Well, what do you know? The Michigan Legislature voted down the proposed increase in the liquor tax and the extension of the death tax - also known as the estate tax. I guess the Republicans can come through once in a while on tax issues. But now the House Speaker wants to increase the cigaratte tax more than $.75 per pack. Hopefully the rest of the House members will be able to stand up to that too.

    They can come up with the votes to sink a new tax, but they can't come up with the votes to make some cuts. What's wrong with these people? They can't find anything to cut in the bloated $9 billion general fund budget?

    Wednesday, April 21, 2004

    Sin Tax Update

    The Michigan Legislature will this week take up several bills to increase the cigarette tax, the liquor tax, and to extend the estate tax, which is scheduled to expire at the end of this year.

    For our feelings on the issue, we'll point you to our earlier post on the issue of increasing the cigaratte and liquor taxes and how they help create and increase a black market in those items.

    As for the estate tax, we believe that it is a morally represenhable activity. You pay taxes all your life and then the government taxes you again on the money you've already been taxed on, simply because you died. The federal government has at least repealed the death tax, so the state should follow suit. But of course, the tax and spend politicians who still don't get why business and investment are leaving this state, want to continue taxing the dayligts out of everything that moves - and everything that stops moving.

    The real issue isn't the tax increase per se, but the inability of government and politicians to realize how taxation harms the economy and stunts growth. The more of this they do, the longer it's going to take Michigan to emerge from this slump. The one sure-fire way to dramatically improve economic growth is cutting taxes, as both Kennedy and Reagan proved. But then again, no one ever said that politicians were well-informed on history.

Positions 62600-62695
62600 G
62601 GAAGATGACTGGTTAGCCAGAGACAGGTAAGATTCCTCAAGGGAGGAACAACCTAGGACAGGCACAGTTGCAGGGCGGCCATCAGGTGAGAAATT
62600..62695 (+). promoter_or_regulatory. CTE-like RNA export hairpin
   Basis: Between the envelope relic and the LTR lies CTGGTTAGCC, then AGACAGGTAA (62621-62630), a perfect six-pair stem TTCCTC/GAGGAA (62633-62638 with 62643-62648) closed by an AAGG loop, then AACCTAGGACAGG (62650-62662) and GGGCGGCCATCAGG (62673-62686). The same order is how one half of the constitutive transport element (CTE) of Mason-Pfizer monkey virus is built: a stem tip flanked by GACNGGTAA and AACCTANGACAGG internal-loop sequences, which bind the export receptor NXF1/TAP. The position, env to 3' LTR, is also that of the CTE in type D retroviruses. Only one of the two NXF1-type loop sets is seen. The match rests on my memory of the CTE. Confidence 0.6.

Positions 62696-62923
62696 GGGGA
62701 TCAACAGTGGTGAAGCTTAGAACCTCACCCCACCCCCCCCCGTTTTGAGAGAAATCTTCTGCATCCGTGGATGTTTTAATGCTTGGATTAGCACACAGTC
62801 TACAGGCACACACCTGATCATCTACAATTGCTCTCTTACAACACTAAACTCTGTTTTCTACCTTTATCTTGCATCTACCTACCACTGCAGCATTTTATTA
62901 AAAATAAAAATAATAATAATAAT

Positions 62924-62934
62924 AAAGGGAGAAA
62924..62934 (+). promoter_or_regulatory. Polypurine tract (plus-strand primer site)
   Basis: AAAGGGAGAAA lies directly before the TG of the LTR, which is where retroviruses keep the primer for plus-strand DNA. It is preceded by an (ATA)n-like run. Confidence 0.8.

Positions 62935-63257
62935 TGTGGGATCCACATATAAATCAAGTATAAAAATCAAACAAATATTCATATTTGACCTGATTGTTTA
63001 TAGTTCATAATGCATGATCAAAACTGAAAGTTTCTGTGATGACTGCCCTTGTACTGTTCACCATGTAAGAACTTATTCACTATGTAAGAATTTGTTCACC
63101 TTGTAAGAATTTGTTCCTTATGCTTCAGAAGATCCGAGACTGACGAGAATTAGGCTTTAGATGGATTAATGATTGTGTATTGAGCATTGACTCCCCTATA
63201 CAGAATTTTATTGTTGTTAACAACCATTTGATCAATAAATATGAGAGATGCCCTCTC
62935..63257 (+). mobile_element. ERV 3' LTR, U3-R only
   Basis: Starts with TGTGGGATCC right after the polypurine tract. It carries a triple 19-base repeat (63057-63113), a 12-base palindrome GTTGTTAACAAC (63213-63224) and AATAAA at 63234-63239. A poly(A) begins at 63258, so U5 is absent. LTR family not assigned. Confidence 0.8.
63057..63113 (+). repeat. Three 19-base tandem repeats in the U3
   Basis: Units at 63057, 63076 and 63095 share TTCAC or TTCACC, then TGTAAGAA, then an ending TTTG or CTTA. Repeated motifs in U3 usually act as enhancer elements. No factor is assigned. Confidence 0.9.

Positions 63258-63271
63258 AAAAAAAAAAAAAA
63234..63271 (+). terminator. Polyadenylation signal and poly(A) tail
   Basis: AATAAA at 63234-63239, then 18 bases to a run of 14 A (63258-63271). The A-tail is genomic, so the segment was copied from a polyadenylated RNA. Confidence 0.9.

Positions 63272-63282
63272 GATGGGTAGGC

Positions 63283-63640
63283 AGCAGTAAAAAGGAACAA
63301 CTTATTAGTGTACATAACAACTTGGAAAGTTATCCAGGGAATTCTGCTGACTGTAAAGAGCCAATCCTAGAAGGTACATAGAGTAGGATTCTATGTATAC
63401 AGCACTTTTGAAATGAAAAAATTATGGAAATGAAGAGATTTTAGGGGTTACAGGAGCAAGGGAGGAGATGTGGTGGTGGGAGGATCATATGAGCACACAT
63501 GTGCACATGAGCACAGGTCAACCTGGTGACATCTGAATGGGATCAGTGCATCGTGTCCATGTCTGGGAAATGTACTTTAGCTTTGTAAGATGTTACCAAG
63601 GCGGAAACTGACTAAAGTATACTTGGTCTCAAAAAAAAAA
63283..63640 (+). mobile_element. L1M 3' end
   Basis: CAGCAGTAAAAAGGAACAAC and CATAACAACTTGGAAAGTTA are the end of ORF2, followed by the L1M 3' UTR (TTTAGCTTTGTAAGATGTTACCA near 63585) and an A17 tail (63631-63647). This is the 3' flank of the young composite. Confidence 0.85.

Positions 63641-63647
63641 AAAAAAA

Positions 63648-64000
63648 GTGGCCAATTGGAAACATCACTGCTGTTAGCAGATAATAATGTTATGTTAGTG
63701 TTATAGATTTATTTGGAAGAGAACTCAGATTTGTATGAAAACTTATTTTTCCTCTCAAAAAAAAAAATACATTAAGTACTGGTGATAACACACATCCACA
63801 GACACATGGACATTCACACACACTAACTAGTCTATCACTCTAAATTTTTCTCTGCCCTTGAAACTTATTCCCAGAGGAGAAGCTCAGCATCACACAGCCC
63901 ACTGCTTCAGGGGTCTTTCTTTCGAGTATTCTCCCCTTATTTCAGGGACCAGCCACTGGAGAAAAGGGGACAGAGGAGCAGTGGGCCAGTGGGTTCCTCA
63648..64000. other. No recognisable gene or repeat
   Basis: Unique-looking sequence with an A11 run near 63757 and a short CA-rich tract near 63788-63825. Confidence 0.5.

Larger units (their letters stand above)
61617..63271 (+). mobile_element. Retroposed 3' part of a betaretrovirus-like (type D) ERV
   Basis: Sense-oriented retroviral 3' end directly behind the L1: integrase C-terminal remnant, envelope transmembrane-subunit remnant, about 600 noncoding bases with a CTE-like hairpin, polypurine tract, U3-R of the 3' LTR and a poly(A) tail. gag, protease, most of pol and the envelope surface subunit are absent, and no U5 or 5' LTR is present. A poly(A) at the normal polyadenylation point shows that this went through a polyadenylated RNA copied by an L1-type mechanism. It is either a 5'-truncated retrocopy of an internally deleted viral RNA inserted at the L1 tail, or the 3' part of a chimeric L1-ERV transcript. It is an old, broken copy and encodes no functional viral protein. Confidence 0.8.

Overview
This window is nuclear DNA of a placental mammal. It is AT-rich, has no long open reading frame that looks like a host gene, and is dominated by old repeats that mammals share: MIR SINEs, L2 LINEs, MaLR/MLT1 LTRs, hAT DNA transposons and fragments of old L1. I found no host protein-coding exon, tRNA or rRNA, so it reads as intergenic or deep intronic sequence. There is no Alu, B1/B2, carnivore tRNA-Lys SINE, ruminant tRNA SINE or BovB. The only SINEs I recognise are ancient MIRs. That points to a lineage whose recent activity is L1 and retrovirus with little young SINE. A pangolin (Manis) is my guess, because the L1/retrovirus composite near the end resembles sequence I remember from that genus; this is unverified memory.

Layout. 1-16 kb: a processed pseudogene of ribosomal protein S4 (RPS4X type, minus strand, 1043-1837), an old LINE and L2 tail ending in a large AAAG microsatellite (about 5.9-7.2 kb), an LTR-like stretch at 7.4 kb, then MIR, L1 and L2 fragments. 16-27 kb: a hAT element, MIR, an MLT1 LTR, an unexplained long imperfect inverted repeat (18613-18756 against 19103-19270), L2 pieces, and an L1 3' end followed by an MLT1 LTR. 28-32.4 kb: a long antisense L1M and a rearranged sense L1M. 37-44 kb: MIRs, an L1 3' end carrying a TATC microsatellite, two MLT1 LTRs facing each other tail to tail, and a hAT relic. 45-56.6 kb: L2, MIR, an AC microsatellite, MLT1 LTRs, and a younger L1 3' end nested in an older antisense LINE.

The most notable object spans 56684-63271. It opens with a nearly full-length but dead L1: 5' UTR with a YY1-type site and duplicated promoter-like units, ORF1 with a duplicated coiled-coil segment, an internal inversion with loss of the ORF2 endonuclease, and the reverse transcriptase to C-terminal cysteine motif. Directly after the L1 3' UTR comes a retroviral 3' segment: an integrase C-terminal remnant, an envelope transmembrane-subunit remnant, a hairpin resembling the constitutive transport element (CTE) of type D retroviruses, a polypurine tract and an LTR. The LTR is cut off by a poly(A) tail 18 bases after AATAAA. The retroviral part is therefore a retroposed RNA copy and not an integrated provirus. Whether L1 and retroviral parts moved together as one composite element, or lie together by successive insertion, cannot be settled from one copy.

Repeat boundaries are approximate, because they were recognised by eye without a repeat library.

Thursday, April 15, 2004

    Even More Taxes in GR

    Wow, the Grand Rapids City Commission is at it again. Yesterday they discussed increasing our property tax even more for the city's trash program. Apparently the city's Refuse Collection Fund is going to have a deficit if they don't both increase fees and increase everyone's taxes.

    The refuse collection portion of the fund costs $5.9 million and the property tax brings in $4.9 million. The sale of garbage tags only produce $3.1 million in revenue. So it looks like we, the taxpayers, and subsidizing every bag of trash, because the city loses money on trash collection.

    My question is this: why does the city even run a trash collection service? There is a wide selection of trash collection companies in town and they're all pretty reasonable. And the best part: you only pay if you use them! Right now, everyone in the city gets to pay for trash collection they don't necessarily use. You pay for your own private trash collection service? Congratulations, you get to pay twice; the company who collects your trash and a property tax for the city's trash collection. It's time to privatize the city's trash collection service, reduce the property tax levy that pays for that service, and let those who use the service pay for it.